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A classic album given the in-depth attention it deserves,
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This review is from: Rumours - Classic Albums [DVD]  (DVD)
The Classic album series has given viewers some remarkable insights into the process of the making of some wonderful albums.....and some not so wonderful albums come to that. But that's a purely subjective thing. What is under no cloud of doubt what so ever is Rumours is one of the great soft/rock-pop albums and that the recording of the album was carried out under truly extraordinary circumstances.
Fleetwood were at that time made up of two couples .Christine and John Mcvie were married while Lindsey Buckingham and Stevie Nicks weren't but might as well have been. Mick Fleetwood was married but not to someone else in that group ..you'll have noticed the numbers don't add up for that to be a possibility .While the group were recording Rumours both couples were undergoing highly painful split's. Christie Mcvie was having an affair with the groups lighting director which made things even more awkward. Buckingham and Nicks were still on speaking terms though much of the time that involved arguing. Fleetwood meanwhile wasn't exempt from the emotional turmoil as he found out his wife was having an affair with his best mate. Cramped together in a small recording studio in Sausalito San Francisco there was no escape from each other and it's no surprise that the individual takes on their disintegrating relationships informed the material on the album. Christine McVie later remarked that they were all writing about each other, hence the title of the album.
This DVD exhaustively puts all this on record -which of course the band did too literally- and also gives fascinating insights into the recording process and the make up of individual songs , something this series always does really well and is arguably its most absorbing facet. For instance "Songbird " had to be recorded in one take but the acoustics in the studio weren't up to the job so they had to re-locate to a local theatre where the auditory requirements were up to spec.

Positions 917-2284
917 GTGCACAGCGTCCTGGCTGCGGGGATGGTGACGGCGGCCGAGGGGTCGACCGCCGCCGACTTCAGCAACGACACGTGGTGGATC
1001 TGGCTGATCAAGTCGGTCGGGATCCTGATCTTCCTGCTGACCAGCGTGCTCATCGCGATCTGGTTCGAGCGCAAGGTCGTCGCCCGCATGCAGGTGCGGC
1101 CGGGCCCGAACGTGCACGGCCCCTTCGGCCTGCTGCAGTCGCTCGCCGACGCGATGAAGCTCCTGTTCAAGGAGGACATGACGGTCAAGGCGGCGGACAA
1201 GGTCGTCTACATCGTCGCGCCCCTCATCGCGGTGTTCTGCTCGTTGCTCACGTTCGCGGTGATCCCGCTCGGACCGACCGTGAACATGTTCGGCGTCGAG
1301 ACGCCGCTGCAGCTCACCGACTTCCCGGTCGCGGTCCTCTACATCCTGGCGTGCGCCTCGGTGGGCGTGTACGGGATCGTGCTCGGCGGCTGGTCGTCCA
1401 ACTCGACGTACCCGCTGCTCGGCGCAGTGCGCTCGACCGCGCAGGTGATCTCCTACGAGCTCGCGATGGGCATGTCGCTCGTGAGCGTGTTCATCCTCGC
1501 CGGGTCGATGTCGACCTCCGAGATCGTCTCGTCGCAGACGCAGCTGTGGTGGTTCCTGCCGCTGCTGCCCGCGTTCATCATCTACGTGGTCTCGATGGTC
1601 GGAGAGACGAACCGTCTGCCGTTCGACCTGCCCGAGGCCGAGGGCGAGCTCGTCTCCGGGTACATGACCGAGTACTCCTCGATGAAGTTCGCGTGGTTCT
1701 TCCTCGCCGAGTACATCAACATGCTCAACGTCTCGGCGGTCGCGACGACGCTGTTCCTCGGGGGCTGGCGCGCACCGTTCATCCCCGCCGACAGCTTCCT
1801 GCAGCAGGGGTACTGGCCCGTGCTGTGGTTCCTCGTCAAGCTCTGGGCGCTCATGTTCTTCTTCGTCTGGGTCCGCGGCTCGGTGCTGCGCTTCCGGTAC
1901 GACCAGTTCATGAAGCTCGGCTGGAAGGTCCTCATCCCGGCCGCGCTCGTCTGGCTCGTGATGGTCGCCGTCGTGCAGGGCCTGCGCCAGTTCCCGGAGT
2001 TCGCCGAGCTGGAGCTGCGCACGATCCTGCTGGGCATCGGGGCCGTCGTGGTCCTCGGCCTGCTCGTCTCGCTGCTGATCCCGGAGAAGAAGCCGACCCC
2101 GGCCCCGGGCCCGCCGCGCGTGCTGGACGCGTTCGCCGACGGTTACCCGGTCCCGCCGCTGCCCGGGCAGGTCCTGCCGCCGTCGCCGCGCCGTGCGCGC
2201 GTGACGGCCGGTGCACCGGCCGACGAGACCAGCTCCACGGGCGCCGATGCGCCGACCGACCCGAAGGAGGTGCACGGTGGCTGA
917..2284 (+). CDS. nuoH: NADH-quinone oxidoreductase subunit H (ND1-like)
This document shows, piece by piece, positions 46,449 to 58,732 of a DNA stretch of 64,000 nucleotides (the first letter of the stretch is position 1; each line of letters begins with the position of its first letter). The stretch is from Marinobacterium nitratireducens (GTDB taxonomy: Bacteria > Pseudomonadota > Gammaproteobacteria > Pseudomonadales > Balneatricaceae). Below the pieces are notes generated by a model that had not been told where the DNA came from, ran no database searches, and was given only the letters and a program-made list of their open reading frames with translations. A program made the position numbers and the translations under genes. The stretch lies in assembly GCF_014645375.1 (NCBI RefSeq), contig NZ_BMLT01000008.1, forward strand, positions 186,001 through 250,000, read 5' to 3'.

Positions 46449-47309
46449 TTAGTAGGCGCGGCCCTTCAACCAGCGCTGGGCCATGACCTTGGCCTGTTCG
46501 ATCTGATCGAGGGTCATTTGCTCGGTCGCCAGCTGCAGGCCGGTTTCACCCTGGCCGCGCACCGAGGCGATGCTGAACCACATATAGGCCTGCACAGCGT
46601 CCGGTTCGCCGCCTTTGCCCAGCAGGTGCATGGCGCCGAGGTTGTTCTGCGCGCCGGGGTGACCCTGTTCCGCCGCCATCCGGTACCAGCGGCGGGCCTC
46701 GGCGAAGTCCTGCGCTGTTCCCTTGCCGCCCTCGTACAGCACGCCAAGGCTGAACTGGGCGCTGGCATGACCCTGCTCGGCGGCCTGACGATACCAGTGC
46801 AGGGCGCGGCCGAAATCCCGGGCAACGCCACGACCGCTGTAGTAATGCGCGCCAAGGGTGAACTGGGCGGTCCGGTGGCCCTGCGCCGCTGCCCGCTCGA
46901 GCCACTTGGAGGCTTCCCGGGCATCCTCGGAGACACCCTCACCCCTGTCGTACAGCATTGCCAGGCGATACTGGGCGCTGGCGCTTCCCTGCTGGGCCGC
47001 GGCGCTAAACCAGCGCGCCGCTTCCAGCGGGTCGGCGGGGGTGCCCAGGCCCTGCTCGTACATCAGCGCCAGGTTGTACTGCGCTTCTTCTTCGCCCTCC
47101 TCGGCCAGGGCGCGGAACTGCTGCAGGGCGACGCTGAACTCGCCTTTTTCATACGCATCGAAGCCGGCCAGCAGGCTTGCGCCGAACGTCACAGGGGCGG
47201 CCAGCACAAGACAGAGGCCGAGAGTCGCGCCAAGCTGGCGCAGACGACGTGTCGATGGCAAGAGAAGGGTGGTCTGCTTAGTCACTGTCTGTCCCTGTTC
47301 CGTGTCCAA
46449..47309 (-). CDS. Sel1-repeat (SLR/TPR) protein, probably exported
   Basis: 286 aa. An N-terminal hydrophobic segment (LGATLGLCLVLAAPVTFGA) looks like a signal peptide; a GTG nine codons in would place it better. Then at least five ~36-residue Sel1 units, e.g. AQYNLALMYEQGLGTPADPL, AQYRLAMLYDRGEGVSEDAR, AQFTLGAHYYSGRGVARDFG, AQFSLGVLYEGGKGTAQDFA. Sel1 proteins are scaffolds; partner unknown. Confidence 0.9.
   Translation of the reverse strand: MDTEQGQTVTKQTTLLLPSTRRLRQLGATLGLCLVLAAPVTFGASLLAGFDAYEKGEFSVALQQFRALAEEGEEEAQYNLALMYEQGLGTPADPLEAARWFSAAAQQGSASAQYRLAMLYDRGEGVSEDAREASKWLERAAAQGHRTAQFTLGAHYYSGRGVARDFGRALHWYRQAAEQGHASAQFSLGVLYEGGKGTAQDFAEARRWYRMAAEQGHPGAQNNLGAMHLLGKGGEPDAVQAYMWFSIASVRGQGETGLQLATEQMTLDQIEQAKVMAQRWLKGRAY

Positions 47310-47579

All the band contribute with Mick Fleetwood providing the dry humourus take on events. Lindsey Buckingham manages the special trick of appearing slightly spaced out yet articulate and lucid at the same time. Listening to them sing some of the songs nowadays (Or rather ten years ago) they have to sing in different keys .Stevie Nicks has lost the gliding honeyed tones and Buckingham can only offer a slightly strained croak . The song dropped from the album due to the then time constraints of vinyl was Stevie Nicks "Silver Spring" and it is given an airing . It's a nice song but not the rapturous affair the producers and engineers make it out to be. It's now included on CD versions of the album. The fact "The Chain" is actually two songs merged together is interesting- and something The Beatles did with "A Day In The Life".
Rumours is not only a tremendous timeless album but the inception and development of the album is one of music history's most compelling . It's often said that truly great art
Comes from suffering and anyone of the totalitarian position that great art only comes from suffering has a convincing exhibit for the defence with Rumours and this DVD.
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Initial post: 28 Nov 2010 02:41:25 GMT
Robert Allen says:
What is the quality (picture and sound) of the DVD like ? Is it as good as the remastered CD ? DD5.1 and/or dts surround sound ? Regards, Robert
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